But the work is around: what’s unique about this business? Are they in a good industry or an industry where the prospects are likely to improve? Do they have a management that is ethical as well as have business savvy? Do they have a pathway to improve profitability? Do they a balance sheet that can get them through this time [of being unprofitable] if it lasts years? Are there some hidden assets like a real estate portfolio, a stock portfolio, a joint venture that’s not making money? Tech companies sometimes have patents which have potential value not stated on the balance sheet. So, a lot of the work is, what’s unique about this company?
Sometimes you find that there’s not a lot and when you do, those are the ones that I try to focus on, the ones that have been around and stood the test of time. So I have a lot of old companies in the fund. One of my mentors, George Roche who ran the New Era Fund and later became the CEO of our company used to tell me “focus on old companies.”
Oyedele: An ETF of ETFs was recently launched, just to show how hot the product itself has become. You’ve had success picking individual companies. What are your thoughts on this ongoing debate?
Wallack: It’s been a long time since we had booms in indexing, but we’ve had them before.
The first time I can recall would be the late 80s when investing outside the US was often done by indexing the EAFE, replicating the EAFE [Europe, Australasia and Far East] index, which 30 years ago was 60% weighted in Japan. If you had replicated that index in 1988, in 2009, the Nikkei 100 had lost 84% of its value. I would submit that was a pretty poor way to deploy your capital.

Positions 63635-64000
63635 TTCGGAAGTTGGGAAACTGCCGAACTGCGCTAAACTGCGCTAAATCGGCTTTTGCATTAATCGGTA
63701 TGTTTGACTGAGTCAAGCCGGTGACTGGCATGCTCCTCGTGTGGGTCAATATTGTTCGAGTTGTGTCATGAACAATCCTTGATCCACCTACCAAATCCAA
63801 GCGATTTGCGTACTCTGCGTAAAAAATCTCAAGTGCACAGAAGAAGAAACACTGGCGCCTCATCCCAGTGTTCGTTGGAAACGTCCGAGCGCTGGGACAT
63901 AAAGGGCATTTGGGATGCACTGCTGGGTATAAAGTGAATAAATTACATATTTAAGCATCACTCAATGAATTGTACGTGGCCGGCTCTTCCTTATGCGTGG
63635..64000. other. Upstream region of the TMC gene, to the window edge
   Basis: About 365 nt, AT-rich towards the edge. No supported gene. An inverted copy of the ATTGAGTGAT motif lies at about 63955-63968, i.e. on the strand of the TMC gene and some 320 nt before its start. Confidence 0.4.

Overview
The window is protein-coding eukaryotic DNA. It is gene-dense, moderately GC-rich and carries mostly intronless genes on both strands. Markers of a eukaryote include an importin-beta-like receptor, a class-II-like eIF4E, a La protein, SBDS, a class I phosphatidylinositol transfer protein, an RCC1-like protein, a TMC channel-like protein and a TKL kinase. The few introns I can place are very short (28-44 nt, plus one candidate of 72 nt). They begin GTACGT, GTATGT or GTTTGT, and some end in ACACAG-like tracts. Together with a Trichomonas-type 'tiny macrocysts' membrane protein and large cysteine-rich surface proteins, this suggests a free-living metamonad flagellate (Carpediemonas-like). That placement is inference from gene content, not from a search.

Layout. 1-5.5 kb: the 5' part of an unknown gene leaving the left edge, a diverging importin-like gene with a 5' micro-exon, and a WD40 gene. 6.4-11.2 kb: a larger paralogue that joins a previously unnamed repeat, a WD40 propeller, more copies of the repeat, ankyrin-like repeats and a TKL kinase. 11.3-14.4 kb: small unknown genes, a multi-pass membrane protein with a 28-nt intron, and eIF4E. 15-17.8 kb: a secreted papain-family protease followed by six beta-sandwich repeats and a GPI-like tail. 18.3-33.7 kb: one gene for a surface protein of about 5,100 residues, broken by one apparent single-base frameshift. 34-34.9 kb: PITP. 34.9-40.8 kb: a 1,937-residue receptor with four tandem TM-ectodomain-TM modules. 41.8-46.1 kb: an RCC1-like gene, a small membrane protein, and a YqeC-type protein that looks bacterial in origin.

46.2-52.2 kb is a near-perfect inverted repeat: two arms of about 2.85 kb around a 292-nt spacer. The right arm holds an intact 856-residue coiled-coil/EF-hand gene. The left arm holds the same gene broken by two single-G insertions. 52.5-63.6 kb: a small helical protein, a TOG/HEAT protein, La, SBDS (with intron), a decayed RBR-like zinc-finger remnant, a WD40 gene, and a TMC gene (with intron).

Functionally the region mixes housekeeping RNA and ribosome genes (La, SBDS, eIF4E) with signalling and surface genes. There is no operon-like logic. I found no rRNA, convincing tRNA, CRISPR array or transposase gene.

It seemed simple. It seemed easy. The Japanese stock market market had gone up for 10 years. Japanese stocks were very overvalued, and there was eventually a reckoning. The market can take leave of its senses for an extended period of time and eventually, stocks trade at their underlying value.
The second one would be the tech bubble, when the S&P had 30% of its weight in technology stocks. In the three years from March or February of 2000 to February of 2003, the S&P was down 45% and lots of active managers outperformed significantly.
So, active management has done well typically in more challenging market environments, but keeping your money is in some ways more important than making it. Losing money will set you back; it’s very hard to recover from losses. If you take the perspective of history, there are active managers who have proved themselves over extended periods of time — T. Rowe Price I’d have to say is one of them.
I can’t help but think that there may be a period when folks who are putting their money into index products are going to regret it a few years from now. This is not a prediction, but just an observation that indexing has had its waves of popularity before. It hasn’t proven to be wise to deploy your capital there.
Oyedele: So it’s very cyclical.
Wallack: It has been in the past. That’s not to say that there isn’t a place for it. It’s here to stay, I’m sure, and there plenty of active managers who have performed poorly. Why should you give your money to an active manager who performs poorly and is charging you high expenses? That doesn’t make sense. Those people, in my view, will over time disappear.